Good morning and Happy New Year! Something about the beginning of the new year is refreshing to me. It’s another chapter that I can’t wait to write and each year seems to get much better. I want to first apologize for not writing more! I let my current pregnancy and life keep me busy but this was one habit I wanted to get back to doing frequently. I’ve set some other goals for the beginning of this new year but I’m also trying to keep going with the habits I started a couple months ago. My purpose with making new goals at the beginning of the year is to instill within me some purpose and direction for myself and my family for this next year. I do think that not everyone feels that way about goal setting; it can often be seen as things that never get accomplished or changed, people give up frequently. My husband always makes the comment about how gyms earn most of their money at the first of the year and then people stop going.
I bring this up because I believe we tend to torture ourselves often over failure; making goals right now and not meeting them in a few months can bring about some negative feelings. The cycle is usually we fail, we feel sucky about it we then stop and decide to just forget about it, at least until the next year. I wanted to shed a little insight into those negative feelings and how it can stop you from potential growth.
Let’s be honest that those ‘negative feelings’ that bring you down about failing is shame talking. Shame is that awful little voice within you that makes you question yourself and what you want. I’ve been thinking about this topic for a couple weeks (because of my own goals) and this week as I was reading I thought it was just me(but it isn’t) by Brene Brown and I read a small section on goals that I wanted to share and after I do this you should really go out and get the book. I’m probably going to make my husband read it next, I think everyone could benefit from learning about shame and how to learn to have shame resilience. She spoke about how people who have more shame resilience worry less about the perfection of a habit (getting it done every day in just the right way) and focus more on the growth (what they are learning or trying to do) of their goal. She mentions that they seem to share a common language and I want to quote this so that you can understand what she means by language and how they speak about themselves,
“I want to work on getting better at…
I’d like to improve the way I…
I’d like to do a little less of this and a little more of…
These are my goals…
I want to be perceived as doing my best at…
I want to be perceived at trying…”
Then she says this which I highlighted, “Improvement is far more realistic goal than perfection. Merely letting go of unattainable goals makes us less susceptible to shame. When we believe “we must be this” we ignore who or what we actually are, our capacity and our limitations.”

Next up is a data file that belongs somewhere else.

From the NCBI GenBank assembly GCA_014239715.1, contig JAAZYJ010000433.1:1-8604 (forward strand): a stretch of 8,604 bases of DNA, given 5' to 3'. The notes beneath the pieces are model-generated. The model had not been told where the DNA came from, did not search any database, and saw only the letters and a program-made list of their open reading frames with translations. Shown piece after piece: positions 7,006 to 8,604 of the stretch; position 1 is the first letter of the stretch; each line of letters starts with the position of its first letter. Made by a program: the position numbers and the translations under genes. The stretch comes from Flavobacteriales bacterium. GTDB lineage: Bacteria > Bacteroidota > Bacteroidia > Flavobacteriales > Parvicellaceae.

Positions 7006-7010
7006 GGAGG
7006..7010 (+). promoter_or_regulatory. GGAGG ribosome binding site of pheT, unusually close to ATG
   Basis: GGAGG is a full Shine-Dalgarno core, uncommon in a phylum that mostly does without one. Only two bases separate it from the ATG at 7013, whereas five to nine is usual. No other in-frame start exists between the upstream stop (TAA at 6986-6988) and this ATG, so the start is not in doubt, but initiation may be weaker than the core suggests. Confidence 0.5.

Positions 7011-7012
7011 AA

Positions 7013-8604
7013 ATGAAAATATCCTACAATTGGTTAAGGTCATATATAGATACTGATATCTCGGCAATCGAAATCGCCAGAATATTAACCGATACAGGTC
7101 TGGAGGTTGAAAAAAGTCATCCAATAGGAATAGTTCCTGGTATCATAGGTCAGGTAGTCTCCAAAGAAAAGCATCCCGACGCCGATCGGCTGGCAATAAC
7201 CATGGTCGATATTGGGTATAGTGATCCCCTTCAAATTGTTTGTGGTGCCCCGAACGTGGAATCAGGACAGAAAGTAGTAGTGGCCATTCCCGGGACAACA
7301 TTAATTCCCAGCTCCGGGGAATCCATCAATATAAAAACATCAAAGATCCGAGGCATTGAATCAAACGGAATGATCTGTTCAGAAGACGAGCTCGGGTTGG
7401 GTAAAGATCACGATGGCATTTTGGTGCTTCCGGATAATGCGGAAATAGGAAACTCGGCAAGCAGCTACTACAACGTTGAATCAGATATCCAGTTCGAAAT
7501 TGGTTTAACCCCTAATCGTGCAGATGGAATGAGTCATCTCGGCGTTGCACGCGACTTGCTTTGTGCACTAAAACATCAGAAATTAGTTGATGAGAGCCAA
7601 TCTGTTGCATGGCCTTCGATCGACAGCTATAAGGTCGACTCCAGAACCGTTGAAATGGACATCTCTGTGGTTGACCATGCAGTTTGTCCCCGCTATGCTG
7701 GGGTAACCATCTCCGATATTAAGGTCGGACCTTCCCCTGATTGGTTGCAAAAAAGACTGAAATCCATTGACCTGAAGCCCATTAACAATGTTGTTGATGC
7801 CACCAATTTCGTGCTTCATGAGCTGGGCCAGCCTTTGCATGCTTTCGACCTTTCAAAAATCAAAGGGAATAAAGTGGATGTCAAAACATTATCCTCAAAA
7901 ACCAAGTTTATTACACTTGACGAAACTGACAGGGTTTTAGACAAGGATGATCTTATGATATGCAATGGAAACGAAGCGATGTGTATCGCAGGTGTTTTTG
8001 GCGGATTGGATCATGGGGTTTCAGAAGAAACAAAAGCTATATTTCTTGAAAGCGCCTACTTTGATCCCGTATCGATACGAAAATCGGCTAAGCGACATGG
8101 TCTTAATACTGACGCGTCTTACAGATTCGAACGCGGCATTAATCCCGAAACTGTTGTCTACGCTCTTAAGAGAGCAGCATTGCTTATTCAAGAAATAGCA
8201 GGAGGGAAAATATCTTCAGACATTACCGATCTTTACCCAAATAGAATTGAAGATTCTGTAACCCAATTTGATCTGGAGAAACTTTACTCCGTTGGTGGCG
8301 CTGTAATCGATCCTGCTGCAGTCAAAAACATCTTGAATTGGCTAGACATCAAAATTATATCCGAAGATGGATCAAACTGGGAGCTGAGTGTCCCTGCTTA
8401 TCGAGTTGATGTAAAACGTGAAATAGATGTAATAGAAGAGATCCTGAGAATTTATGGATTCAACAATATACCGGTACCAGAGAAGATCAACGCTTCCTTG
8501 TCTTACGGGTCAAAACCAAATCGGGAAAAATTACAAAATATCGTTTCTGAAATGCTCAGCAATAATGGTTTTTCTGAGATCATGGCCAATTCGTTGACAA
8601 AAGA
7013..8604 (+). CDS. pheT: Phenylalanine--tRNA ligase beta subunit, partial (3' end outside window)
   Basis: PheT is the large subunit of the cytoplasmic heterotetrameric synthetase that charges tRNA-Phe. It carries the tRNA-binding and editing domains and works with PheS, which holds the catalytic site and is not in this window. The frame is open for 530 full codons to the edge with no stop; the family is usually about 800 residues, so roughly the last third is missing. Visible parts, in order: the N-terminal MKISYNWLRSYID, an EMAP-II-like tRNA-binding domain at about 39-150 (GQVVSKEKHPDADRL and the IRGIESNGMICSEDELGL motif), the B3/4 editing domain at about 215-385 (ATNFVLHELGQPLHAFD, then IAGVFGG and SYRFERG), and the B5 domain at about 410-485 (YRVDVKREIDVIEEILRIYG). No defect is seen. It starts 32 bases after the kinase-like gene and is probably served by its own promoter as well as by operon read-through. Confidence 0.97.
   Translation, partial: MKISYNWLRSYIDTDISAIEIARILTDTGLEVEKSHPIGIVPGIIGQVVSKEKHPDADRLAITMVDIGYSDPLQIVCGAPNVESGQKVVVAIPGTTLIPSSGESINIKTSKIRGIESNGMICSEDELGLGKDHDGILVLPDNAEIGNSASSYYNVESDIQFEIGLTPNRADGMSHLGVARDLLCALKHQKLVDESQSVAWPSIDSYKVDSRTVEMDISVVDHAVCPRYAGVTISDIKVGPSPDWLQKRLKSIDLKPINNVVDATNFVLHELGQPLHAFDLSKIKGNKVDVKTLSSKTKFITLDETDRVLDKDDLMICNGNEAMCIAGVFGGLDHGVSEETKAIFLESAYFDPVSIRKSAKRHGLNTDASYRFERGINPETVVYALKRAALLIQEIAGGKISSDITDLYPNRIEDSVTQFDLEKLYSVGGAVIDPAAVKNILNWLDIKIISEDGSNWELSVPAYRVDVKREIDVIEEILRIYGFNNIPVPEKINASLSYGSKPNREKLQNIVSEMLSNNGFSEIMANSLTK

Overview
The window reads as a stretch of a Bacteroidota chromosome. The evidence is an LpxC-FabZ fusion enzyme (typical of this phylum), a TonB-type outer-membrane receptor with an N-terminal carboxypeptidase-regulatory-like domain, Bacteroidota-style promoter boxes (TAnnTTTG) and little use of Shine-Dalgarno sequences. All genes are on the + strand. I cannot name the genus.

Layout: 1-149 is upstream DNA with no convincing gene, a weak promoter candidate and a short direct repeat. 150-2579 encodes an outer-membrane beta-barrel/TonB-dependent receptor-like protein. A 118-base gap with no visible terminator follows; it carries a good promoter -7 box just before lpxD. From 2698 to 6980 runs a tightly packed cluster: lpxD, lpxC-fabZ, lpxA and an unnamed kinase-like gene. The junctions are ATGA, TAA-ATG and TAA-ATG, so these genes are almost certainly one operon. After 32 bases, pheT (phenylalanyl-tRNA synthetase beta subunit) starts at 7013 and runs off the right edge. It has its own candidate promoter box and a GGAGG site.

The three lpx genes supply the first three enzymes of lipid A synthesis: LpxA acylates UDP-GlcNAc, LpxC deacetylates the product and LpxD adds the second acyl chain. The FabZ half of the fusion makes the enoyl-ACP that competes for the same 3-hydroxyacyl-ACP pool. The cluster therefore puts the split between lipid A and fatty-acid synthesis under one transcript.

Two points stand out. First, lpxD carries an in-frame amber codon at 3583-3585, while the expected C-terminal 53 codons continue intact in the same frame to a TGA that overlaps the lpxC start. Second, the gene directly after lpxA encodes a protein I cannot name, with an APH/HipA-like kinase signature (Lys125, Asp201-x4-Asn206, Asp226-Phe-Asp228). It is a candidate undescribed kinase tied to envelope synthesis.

I loved hearing this! Most of my life I was told the definitions of the roles I should have, a daughter, friend, wife, mother, etc. was expected to be a certain way and when I didn’t meet those expectations set for me I felt terrible about myself. I felt I couldn’t do anything right and questioning why I was even trying. This thinking kept me from learning from mistakes and trying again. Growing up I loved the idea of New Year’s resolutions because of the new things I wanted to do or try but I was afraid of the commitment and ultimate failure because I knew at some point I would stop doing it. At one point I just stopped making goals altogether, in my mind why start something I felt I couldn’t finish or knew I would just beat myself up about getting it wrong?
After going through this process of learning about shame and about myself more I started making goals again a couple years ago and I can happily say that last year as I reviewed my goals I was okay at not getting perfect at the goals. When I reflected back I realized part of not completing them was because half way through the year my focus and goals changed and that was okay with me.
I want to make a challenge to you that as you go about making goals for now or any other time of the year be careful of how you treat yourself and speak to yourself about your goal, self-hate doesn’t motivate anyone to make changes.
Now I want to share some last resources and ideas with you. When I make a goal I like to focus on starting with just one goal in a physical, mental and spiritual area for my personal growth, any other goals are bonus. If you are aware of usually going overboard with goals that they can overwhelm and cause anxiety then focus on something small. Achieving one small goal is better than none. One day I was having such a hard time I had a goal to just survive the day; when we were still alive at the end of the day it felt awesome.
To find a good outline for goals ( a pretty graphic) to hang up I just go to Pinterest and search for goal sheets for 2017. There a several bloggers who make some for FREE. It’s that easy. Then hang it up somewhere that you can look at daily.
I’ve also recently decided to make a habit tracker just to visually see my own progress. My husband has an app he tracks himself on but I prefer something physical. Once again my go to resource is Pinterest, just look up habit trackers, there are FREE printables or examples of how to make your own. This keeps me focus on progress not perfection.
Lastly, share your goals with someone. It may seem scary and vulnerable but sharing your goals and having someone to just check in with will make doing the goal and continuing more likely. I’ve shared with my husband and other goals with a few friends. We also started small family goals to work on together.
I’d love to hear about your own experiences failures or successes!